With these two trails gone, options for freeriders are dwindling (though there are other closely guarded secrets in the woods). And asking freeriders to ride the Emigrant trail is like asking Shane McConkey to stick to the blue runs at Northstar. It just ain’t happening.

But you might find the McConkeys of mountain biking at Northstar.

Outstripping demand
When Dan Warren became Northstar’s Mountain Bike Park Manager in the late 1990s, Northstar’s bike trails focused on cross-country riding and saw an estimated 8,000 riders in a summer season. But Warren saw freeriding coming with full-suspension bikes and realized that lift-facilitated mountain biking would fit the downhill crowd. Cross-country riders are ‘pedalers,’ bringing their bikes up the hill through people-power, but lifts are ‘the only way to lug a 40-pound downhill bike up the hill,’ he said.

Warren began adding more downhill trails to Northstar and in the process, ridership increased to 14,000 riders a season. With Northstar’s facelift in process this summer, however, the resort didn’t open the bike park. Warren thinks this pushed more riders to build bootleg trails. Warren says he understands.

‘By far, demand outstrips the supply of trails in the area,’ he said. ‘I wish the F.S. would make it easier to build new trails. They are slow to respond to need. Sawtooth was a five-year process.’ But Warren doesn’t condone bootleg trails. ‘About 95 percent of the people out there building [bootleg] trails don’t know what they’re doing,’ he said. Erosion, soil types and watershed issues are often not well understood and lead to a trail that doesn’t last. ‘You can build a trail that rides great for the first 20 people, but then turns into a trench,’ he said. ‘The environment is something to protect and many people don’t know how to do so.’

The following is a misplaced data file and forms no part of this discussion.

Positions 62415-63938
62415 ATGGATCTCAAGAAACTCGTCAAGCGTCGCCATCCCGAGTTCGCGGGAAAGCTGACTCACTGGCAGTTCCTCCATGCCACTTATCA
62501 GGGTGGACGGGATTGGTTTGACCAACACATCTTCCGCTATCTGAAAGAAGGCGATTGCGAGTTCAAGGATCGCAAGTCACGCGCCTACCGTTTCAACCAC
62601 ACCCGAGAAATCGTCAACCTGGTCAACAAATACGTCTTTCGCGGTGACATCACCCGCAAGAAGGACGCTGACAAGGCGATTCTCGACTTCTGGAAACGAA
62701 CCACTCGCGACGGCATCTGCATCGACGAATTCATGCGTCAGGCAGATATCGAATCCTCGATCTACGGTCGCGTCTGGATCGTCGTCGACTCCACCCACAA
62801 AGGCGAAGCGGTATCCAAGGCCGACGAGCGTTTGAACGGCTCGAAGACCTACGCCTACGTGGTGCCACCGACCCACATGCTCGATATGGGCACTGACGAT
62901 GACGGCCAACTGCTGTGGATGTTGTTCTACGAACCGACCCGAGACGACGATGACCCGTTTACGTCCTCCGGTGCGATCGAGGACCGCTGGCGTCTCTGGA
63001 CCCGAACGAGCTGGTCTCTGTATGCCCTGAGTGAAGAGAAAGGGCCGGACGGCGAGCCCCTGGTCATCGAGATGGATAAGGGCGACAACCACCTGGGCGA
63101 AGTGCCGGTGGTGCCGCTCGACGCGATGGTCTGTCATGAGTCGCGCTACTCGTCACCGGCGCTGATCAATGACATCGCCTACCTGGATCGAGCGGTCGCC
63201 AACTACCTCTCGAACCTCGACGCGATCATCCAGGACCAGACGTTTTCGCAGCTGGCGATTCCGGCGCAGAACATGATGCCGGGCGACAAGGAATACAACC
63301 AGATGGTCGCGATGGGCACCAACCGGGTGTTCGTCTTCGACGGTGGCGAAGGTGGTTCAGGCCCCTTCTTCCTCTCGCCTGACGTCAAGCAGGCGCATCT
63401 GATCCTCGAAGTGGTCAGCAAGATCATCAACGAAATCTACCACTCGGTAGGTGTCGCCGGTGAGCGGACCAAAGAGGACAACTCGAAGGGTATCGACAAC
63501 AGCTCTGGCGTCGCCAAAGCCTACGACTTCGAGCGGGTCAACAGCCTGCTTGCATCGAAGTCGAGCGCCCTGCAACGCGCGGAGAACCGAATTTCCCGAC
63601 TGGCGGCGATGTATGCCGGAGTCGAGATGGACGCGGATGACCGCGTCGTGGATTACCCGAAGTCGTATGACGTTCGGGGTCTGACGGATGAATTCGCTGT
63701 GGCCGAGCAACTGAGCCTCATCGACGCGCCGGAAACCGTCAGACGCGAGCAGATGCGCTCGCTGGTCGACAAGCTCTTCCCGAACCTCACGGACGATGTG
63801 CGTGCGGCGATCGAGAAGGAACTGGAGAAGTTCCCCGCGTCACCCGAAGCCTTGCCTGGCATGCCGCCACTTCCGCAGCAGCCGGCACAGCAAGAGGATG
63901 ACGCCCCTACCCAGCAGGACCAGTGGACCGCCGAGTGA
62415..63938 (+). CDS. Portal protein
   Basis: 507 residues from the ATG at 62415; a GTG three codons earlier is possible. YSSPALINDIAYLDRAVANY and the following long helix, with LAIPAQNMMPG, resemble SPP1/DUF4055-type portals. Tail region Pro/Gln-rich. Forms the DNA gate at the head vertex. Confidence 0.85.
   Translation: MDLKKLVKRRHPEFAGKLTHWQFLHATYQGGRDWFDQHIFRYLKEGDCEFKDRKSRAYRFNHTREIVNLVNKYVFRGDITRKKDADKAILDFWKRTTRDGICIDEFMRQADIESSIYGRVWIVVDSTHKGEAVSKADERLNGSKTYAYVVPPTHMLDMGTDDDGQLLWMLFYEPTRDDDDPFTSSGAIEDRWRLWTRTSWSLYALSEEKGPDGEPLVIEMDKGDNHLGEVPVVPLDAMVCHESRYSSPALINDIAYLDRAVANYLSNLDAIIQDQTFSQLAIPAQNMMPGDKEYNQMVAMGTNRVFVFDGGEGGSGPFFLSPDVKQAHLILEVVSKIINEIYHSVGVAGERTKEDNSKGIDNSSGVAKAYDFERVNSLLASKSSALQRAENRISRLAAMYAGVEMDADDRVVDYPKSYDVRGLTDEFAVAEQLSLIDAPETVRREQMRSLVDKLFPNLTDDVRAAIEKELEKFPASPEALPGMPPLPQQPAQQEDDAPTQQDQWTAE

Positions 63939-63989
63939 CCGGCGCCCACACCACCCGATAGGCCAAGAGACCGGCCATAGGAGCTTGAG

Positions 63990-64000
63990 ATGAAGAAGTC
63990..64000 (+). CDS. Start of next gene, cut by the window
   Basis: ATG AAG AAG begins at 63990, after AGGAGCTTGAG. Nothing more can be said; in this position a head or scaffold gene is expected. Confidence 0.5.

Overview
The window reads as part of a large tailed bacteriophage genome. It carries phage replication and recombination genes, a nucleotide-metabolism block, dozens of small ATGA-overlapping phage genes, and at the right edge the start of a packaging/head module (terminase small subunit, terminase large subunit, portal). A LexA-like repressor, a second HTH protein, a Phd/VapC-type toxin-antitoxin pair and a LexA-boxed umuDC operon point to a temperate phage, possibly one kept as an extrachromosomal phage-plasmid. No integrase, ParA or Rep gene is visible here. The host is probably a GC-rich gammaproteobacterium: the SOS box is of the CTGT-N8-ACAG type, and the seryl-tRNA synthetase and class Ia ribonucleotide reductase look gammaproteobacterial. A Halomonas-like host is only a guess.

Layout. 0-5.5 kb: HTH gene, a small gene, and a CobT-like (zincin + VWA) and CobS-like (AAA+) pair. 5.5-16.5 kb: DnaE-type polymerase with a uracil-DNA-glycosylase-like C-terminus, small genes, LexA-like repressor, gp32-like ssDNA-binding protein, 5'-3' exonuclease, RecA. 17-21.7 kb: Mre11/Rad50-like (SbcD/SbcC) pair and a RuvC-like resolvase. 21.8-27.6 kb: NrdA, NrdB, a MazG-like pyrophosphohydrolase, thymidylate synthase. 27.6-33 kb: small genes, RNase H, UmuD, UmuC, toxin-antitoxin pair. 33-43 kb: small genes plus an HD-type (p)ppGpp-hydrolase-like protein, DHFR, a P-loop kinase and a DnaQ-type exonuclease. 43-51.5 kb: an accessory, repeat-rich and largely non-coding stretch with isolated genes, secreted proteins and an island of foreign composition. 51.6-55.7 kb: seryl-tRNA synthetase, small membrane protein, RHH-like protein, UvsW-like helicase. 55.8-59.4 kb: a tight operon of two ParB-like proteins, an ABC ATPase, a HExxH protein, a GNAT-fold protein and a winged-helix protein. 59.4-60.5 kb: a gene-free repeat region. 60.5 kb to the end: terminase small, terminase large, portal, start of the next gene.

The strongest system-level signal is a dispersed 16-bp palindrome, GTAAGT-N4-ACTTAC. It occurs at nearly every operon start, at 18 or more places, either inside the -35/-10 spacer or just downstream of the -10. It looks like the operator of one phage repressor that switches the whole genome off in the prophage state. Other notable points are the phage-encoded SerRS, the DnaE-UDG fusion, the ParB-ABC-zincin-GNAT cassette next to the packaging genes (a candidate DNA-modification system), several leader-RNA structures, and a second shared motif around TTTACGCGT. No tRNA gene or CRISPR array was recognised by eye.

Since 1991 when the resort first offered lift-access bike riding, Northstar’s staff has been building trails, learning what only experience can teach. One veteran trail builder starting building Northstar trails at age 18 and has persevered for 8 years. A licensed building contractor reviews plans for every trail and feature before it is built, then examines the trails after construction, making suggestions for improvements throughout the process.

‘A lot of thought goes into building a sustainable trail, some of it is scientific, some experience, some seat of the pants…The key is keeping your eye on the trails, it’s a long-term process. There is no magic formula that works in all locations,’ Warren said. For example, after we had so much rain last winter, Northstar quickly realized which trails would hold up and which wouldn’t.

If you’re building features, you need to use properly treated lumber in footings or any part within 18 inches of the ground – this is a statewide construction policy, Warren said. Unless you use pressure treated wood or a concrete footing, the wood will rot and the feature will fail at some point.

Warren suggests that anybody interested in trail building should look to IMBA and use their resources; he has all their books.

Can IMBA save us?
The industry advocate, IMBA, is a good group to turn to because ‘we’re pretty sympathetic to any bike riders who want to ride,’ said Mark Eller, IMBA’s Communications Manager. They are familiar with the bootleg trail issue. ‘From coast to coast, it’s an issue we deal with everyday and it extends beyond the North American borders,’ he said.